PORTLAND, Maine — The Maine Republican Party is accusing the head of Portland’s school system of using public resources to force his “partisan agenda” on students and teachers after the superintendent penned a letter decrying an alleged hate crime against several high school students that the party says was too political.
The Maine GOP says it is filing a public records request for Xavier Botana’s written communications, which the party suggests will reveal “outside and internal forces” that may be influencing his “political agenda,” it said in a statement.
Last week, a Portland man allegedly yelled racial slurs at a group of black Casco Bay High School students, assaulted two students who came to their defense and brandished a screwdriver. Portland Police announced his arrest Friday afternoon.
Jamie Hoffman faces charges of interfering with constitutional and civil rights, assault and criminal threatening with a dangerous weapon. Police also referred the case to the Maine attorney general.
In a letter denouncing the alleged attack, which happened the day that President Donald Trump issued an order temporarily barring resident of seven Muslim-majority countries from entering the United States, Botana noted the “noxious environment in which this deplorable event took place.”
Trump’s rhetoric around building a wall along the Mexican border and banning Muslims from the U.S. is a “radical and disturbing departure from the principles on which this country was built and which so many have fought to protect and extend,” Botana, a Cuban immigrant, went on to write in the letter.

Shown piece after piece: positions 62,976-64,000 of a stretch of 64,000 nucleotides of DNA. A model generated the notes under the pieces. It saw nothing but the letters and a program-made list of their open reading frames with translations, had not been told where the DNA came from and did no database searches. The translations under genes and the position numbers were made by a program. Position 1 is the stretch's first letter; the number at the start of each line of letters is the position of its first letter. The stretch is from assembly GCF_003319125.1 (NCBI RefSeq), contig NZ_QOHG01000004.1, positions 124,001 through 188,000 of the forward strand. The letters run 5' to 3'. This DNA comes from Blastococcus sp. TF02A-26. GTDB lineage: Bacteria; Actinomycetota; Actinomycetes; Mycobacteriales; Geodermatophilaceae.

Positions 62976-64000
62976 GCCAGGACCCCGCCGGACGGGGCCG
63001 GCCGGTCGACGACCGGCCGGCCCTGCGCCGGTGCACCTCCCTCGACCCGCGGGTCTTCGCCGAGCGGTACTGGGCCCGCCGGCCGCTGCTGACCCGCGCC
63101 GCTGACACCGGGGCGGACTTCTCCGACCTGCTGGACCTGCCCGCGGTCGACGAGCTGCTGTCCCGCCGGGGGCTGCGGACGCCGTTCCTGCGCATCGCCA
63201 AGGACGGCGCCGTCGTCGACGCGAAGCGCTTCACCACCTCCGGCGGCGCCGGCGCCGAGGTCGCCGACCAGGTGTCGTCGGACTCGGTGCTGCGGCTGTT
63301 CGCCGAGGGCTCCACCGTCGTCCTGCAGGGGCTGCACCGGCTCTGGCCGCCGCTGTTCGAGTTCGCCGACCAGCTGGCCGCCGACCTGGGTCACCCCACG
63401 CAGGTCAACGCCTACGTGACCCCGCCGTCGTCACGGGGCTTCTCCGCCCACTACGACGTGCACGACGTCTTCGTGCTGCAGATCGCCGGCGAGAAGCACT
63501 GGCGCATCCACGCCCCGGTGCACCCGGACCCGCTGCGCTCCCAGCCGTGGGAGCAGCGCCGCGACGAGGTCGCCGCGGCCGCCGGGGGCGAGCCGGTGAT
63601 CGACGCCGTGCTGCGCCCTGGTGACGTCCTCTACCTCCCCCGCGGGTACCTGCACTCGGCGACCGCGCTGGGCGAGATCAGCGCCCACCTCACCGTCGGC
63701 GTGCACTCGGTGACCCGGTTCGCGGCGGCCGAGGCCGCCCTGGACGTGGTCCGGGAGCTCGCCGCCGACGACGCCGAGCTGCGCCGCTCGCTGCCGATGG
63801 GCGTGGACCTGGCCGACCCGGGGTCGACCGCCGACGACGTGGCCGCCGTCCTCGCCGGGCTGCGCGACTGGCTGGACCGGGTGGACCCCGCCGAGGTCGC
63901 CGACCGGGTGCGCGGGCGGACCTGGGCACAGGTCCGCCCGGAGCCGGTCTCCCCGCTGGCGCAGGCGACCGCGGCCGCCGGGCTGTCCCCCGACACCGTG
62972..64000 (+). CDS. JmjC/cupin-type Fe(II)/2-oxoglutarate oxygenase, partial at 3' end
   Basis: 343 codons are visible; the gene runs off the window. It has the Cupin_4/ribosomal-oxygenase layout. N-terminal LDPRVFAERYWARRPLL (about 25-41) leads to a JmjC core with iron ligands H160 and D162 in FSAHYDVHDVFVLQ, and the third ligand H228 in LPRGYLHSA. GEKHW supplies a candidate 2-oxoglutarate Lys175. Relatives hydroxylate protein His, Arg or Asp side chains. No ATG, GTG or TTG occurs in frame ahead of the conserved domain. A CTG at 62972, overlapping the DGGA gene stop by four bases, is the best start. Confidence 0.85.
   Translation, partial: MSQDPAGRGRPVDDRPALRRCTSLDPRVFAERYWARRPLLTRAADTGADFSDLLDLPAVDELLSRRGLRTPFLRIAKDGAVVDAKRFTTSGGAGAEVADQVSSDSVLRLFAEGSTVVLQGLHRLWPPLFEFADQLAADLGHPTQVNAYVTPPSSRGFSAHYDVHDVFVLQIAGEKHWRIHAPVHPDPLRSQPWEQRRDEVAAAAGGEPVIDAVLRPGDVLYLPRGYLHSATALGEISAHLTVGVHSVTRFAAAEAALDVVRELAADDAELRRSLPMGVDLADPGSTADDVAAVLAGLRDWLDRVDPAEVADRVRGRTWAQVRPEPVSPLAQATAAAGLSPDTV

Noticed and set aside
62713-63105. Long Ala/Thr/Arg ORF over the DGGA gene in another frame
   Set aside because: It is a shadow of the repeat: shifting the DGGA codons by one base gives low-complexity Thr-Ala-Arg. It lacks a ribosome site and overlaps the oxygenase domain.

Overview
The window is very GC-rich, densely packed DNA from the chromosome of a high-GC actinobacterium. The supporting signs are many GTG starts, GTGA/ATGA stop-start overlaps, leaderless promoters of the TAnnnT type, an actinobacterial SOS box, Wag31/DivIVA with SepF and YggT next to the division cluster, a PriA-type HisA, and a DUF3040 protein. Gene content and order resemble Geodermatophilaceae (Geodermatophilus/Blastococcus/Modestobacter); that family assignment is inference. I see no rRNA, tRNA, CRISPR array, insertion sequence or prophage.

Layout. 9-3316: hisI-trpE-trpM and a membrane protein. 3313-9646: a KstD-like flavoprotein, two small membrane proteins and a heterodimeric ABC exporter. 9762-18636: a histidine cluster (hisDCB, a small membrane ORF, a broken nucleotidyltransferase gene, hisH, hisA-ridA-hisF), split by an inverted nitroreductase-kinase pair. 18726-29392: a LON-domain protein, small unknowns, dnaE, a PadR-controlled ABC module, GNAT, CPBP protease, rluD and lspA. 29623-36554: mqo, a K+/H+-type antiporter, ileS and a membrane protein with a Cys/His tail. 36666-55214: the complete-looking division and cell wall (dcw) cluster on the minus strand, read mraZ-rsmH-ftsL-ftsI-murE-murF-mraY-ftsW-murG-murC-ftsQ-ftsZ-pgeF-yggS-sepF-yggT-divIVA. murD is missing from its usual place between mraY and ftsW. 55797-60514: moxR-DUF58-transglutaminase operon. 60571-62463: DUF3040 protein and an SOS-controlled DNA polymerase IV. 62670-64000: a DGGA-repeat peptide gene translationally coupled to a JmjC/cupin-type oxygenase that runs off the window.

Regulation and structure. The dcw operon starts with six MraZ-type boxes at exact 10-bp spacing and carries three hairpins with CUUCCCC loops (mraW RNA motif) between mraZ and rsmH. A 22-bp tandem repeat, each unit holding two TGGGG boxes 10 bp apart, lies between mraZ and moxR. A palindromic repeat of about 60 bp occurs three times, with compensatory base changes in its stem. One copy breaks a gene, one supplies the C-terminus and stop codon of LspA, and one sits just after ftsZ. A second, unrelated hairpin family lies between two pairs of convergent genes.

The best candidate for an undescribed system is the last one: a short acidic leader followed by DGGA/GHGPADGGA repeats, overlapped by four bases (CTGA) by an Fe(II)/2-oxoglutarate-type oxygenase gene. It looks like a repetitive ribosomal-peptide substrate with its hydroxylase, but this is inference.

The state GOP said in a statement that it has received “numerous complaints” about this language, including some from employees of Portland Public Schools.
On Friday, Deering High School students in a class studying human rights organized a rally in solidarity with their classmates at Casco Bay.
The state GOP suggested that Botana’s “political agenda” had influenced students and teachers in Maine most diverse and left-leaning city. Party Executive Director Jason Savage said that the show of solidarity shouldn’t have be organized during school hours.
“Students who do not participate during school hours can be singled out for their political beliefs,” said Savage. “School is supposed to be an environment where people feel safe and and free to learn and express different thoughts and ideas.
Botana did not immediately respond to a request for comment. Portland board of education member Sarah Thompson declined to comment.
Portland Mayor Ethan Strimling, a Democrat, said he supports Botana’s statement and called the GOP’s announcement an attempt to “stifle the free speech rights of Portland students.”